- Using adjectives, how would we describe our brand? How would customers describe our brand?
- Using adjectives, how would we describe what our brand is not?
- What are some other brand voices we admire?
- What industry jargon should or shouldn’t we be using?
As you’re developing your brand voice, consider the kind of voice your customers may expect to hear or connect with the best. Younger audiences may appreciate a light-hearted, humorous approach, whereas a high-powered CEO may connect more with a straight-forward and business-like messaging.
Just like a popular author generally uses consistent characters, tone, and voice to tell a story, your brand should as well. Once you have your brand tone and voice nailed down, be sure you, your team. and partners are using it across all channels for cohesiveness and better customer experience.
4. Have a clear mission or cause.
When you read a good story, you generally rally around the protagonist character with the noble goal or quest in mind, right? So, what’s your company’s quest? What goals are you trying to achieve? If the answer is simply more sales, then that’s probably not going to be a very interesting story for your audience. Generally, you, your customers, and your employees are going to resonate with something bigger and more impactful. A good brand story is meaningful.
So, what’s your brand’s mission? Are you saving the planet with environmentally-friendly and sustainable products? Is your company helping students with disabilities break down barriers with innovative new educational software and technologies? Whatever that looks like for your company, that’s your mission. If you’re struggling to find it, go back to step one and take another look at your origin story and why you do what you do. Once you have a clear mission, goal, or cause in place, you can begin to shape the narrative story surrounding your business and actually draft a compelling story people will want to engage with.
5. Use traditional storytelling techniques.
Too often as digital marketers or business professionals, we get so caught up in cranking out blog entries and ad copy that we forget what makes a compelling story. We’ve all been there. Sometimes it’s helpful to think back to English class or even your favorite books and movies. You probably learned about a typical story plot with a clear exposition/beginning, climax, and denouement/resolution. You probably also connect with various core themes and genres, such as mystery, romance, “coming of age” stories, and more. There’s a reason we flock to stories like these: they’re interesting and relatable.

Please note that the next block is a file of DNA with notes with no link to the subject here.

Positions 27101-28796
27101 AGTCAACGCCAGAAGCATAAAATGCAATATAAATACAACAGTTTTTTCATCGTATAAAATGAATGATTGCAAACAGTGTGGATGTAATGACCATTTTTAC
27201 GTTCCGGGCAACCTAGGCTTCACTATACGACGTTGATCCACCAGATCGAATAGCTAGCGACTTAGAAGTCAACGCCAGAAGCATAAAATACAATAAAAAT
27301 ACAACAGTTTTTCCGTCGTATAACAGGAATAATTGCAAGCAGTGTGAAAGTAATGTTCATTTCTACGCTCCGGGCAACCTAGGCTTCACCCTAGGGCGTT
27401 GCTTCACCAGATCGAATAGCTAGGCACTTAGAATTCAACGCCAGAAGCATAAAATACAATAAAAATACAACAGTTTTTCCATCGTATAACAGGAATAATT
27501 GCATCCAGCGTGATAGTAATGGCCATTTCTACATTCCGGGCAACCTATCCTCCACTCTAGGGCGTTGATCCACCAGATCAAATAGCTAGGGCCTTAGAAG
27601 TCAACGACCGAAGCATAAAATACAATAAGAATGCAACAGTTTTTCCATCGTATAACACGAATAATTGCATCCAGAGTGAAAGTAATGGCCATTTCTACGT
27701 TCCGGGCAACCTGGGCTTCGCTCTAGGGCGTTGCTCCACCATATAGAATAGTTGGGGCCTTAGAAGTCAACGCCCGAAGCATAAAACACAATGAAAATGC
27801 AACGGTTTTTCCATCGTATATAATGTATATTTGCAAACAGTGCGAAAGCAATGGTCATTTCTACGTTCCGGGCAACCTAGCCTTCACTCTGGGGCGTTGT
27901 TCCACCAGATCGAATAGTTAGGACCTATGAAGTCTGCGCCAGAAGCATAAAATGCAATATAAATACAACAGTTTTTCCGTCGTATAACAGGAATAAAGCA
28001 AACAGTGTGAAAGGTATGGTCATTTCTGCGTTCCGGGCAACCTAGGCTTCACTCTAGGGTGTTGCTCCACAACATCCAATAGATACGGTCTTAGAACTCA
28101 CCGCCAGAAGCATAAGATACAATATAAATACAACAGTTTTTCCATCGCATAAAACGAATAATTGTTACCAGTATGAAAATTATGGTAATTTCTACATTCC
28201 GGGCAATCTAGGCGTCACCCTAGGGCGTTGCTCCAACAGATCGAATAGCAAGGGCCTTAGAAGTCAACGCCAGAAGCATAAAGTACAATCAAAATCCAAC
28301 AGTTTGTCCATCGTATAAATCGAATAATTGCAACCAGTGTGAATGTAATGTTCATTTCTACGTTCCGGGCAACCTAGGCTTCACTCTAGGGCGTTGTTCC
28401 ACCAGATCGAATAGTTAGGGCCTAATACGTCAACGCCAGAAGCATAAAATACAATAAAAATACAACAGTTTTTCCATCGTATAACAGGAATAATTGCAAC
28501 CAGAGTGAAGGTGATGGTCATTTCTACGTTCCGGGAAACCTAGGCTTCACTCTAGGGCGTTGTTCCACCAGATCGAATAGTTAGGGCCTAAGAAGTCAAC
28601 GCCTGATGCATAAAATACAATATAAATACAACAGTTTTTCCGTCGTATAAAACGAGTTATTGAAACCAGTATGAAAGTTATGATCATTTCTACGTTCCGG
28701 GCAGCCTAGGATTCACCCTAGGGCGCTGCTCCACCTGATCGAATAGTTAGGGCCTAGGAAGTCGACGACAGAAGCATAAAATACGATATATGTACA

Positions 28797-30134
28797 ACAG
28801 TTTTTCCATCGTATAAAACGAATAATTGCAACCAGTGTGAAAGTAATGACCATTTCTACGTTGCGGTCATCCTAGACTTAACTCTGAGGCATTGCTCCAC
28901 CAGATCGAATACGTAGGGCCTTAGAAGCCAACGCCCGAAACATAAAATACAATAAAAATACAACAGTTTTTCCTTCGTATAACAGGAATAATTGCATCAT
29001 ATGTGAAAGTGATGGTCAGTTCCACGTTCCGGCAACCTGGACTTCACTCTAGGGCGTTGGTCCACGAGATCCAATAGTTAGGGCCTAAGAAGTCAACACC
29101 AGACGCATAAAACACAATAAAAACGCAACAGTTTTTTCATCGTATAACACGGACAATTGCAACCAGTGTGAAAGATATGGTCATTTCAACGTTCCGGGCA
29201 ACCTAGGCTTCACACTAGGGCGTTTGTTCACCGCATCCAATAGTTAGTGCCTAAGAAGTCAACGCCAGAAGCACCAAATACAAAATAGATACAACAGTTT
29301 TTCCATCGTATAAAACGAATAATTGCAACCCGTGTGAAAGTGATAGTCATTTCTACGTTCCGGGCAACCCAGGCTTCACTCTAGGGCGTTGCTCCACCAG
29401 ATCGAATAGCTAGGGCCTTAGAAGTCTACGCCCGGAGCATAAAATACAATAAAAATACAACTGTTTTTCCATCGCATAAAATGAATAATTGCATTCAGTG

As you’re telling your brand’s story, consider using some of these storytelling techniques. Don’t be afraid to mix in a little drama, intrigue, and entertainment value. If you don’t find your brand’s story engaging, why would your customers? People love to see how a problem was resolved, how you’ve grown and matured as a company, or how your products came to the rescue and saved the day. There are multiple ways to tell a story and multiple platforms. Find the one that works best for you and your audience.
6. Be human.
It’s the quirky and memorable characters that stick out in all of our favorite stories, right? That’s why it’s important to humanize your brand. There’s no doubt that people connect with other people, not brands.
So, who are the characters in your story? Customers, employees, business partners — they all play an important role. While your business may be a business, it’s made up of people. People laugh. People get angry. People make mistakes. People are imperfect. Putting people at the center of your marketing strategy allows customers to go on that emotional journey with you. They’ll connect more with your company because it seems more personal. They’ll see themselves using your products in their daily life or even working for your business.
Share your story with us!
Got a great story but need some help telling it? We’d love to chat. Sign up for a free digital marketing consultation to discuss how you can better share your brand’s awesome narrative across channels.